Dr. Tom Kuhar
- B.S. (1992), Towson University
- M.S. (1996), Virginia Tech
- Ph.D. (2000), Virginia Tech
- Associate editor for Focus on Tomato – Plant Management Network
- Associate editor for Journal of Integrated Pest Management
- Ecological Society of America
- Entomological Society of America
- Plant Management Network
Tom is the vegetable entomology specialist at Virginia Tech. He has a 75% Research: 25% Extension appointment in the Department of Entomology. Tom also has a close affiliation with the Virginia Tech Eastern Shore Agricultural Research and Extension Center in Painter, VA. He investigates the biology and control of arthropod pests, and uses this knowledge to develop and deliver useful pest management information to agricultural clientele and the scientific community. The overall goal of his program is to develop, evaluate, and help implement sound integrated pest management practices on vegetable crops, which can enhance the profitability and sustainability of vegetable production in Virginia, as well as improve food and environmental quality by minimizing the use of toxic pesticides.
Current Graduate Students
Kyle Bekelja – Masters Candidate
Kyle is a native Pennsylvanian, and became fascinated with Entomology through fly fishing, exploring benthic habitats by curiously flipping over rocks in Pennsylvania mountain streams. From a job summer job at the Appalachian Research Center, USDA-ARS, in Kearneysville, West Virginia, he connected with Drs. Tom Kuhar and Sally Taylor at Virginia Tech. He is now co-advised by them and is studying relationships between various insects, pesticides, and Insecticide Resistance Management (IRM) strategies in transgenic, Bacillus thuringiensis (Bt) field corn.
Kadie Britt – Ph.D. Student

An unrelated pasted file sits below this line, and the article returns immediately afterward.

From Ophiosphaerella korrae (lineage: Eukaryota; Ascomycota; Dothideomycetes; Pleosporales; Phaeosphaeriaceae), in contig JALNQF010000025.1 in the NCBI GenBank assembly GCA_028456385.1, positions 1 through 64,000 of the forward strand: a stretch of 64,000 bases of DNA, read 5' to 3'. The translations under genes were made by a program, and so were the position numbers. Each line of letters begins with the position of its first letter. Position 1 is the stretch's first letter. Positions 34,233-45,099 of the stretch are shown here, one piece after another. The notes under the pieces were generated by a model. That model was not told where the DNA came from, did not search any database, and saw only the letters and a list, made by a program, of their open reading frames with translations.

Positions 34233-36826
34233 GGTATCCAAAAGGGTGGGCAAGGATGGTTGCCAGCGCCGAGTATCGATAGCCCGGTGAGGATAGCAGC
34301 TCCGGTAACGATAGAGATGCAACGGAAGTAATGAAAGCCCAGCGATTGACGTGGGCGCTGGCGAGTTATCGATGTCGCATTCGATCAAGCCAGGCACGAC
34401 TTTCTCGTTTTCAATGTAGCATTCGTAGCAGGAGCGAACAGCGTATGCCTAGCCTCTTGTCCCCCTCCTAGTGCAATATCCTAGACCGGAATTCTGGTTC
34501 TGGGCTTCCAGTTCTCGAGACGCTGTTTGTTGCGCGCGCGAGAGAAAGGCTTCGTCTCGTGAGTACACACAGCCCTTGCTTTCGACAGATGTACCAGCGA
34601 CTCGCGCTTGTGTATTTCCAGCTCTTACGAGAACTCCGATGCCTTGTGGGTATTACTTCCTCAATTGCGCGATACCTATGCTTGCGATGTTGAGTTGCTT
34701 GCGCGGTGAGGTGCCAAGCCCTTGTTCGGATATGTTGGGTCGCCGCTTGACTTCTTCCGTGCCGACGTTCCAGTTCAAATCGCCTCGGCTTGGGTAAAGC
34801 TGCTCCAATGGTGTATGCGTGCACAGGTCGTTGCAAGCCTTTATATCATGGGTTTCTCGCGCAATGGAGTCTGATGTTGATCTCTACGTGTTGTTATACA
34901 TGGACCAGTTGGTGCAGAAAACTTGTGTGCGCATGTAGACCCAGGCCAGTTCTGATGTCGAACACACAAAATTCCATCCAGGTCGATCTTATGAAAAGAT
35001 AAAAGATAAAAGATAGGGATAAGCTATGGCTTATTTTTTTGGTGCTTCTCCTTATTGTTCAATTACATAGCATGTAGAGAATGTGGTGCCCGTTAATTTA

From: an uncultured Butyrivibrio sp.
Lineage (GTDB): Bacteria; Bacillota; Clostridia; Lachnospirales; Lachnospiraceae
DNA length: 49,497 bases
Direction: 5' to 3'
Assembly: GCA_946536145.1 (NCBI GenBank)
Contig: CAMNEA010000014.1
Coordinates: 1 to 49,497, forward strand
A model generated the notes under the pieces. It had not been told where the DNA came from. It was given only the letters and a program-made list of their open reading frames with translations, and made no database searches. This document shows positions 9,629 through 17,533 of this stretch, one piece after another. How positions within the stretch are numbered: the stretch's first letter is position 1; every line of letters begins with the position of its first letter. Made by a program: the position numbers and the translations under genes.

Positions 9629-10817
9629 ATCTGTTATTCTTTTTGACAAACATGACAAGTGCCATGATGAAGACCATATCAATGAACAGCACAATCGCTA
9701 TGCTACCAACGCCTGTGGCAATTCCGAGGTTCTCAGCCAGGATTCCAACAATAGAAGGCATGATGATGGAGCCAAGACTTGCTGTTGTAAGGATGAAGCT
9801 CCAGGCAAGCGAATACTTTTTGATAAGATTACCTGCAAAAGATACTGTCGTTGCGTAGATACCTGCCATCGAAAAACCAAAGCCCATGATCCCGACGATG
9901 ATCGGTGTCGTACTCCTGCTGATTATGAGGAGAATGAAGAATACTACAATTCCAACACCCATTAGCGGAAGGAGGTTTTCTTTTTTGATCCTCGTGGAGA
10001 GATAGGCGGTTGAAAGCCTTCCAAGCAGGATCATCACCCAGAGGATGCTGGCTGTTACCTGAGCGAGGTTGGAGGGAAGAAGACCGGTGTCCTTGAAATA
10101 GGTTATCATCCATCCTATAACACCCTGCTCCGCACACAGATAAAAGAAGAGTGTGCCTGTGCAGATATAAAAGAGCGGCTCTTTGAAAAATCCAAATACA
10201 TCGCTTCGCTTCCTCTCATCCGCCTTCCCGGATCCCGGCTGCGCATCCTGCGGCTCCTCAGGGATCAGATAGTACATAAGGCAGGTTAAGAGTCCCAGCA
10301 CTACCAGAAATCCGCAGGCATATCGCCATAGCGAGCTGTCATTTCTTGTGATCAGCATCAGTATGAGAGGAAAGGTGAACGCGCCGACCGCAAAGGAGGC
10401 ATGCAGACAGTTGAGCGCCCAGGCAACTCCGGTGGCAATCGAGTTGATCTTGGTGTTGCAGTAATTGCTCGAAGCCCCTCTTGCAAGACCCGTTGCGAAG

Research: Kadie’s doctoral research is focused on insect pest management in industrial hemp. Hemp is a new crop to Virginia, and insect pest management strategies must be developed to help growers in the future.
Hayley Bush – Masters Candidate
Research: Hayley is studying brown marmorated stink bug (BMSB) IPM strategies in bell peppers and overwintering structures. Her objectives include testing the efficacy of deltamethrin-incorporated netting as a management approach in peppers, developing a trap-based action threshold, and determining the effectiveness of tactile repellents on overwintering shelters.
Katlyn Catron – Ph.D. Student
Research: Katlyn is investigating southwestern VA soldier beetles (Chauliognathus spp.), which are predaceous as larvae and eat a variety of vegetable pests. Katlyn is interested in determining their role in agricultural ecosystems, and potentially exploiting their natural predation habits for use in integrated pest management.
Tony Dimeglio – Masters Candidate
Research: Anthony (Tony) is developing a trap-and-kill device for managing harlequin bug populations. This work could one day lead to a method that interrupts aggregation pheromone production, which therefore, in theory, could increase harlequin bug attraction to a pheromone baited trap or trap crop.
John L. Few IV – Masters Candidate
Research: John is researching the use of lambda-cyhalothrin and chlorantraniliprole in sweet corn. He is evaluating each insecticide’s control of lepidopteran pests as well as their impact on beneficial insects over various planting dates.
Adam Formella – Masters Candidate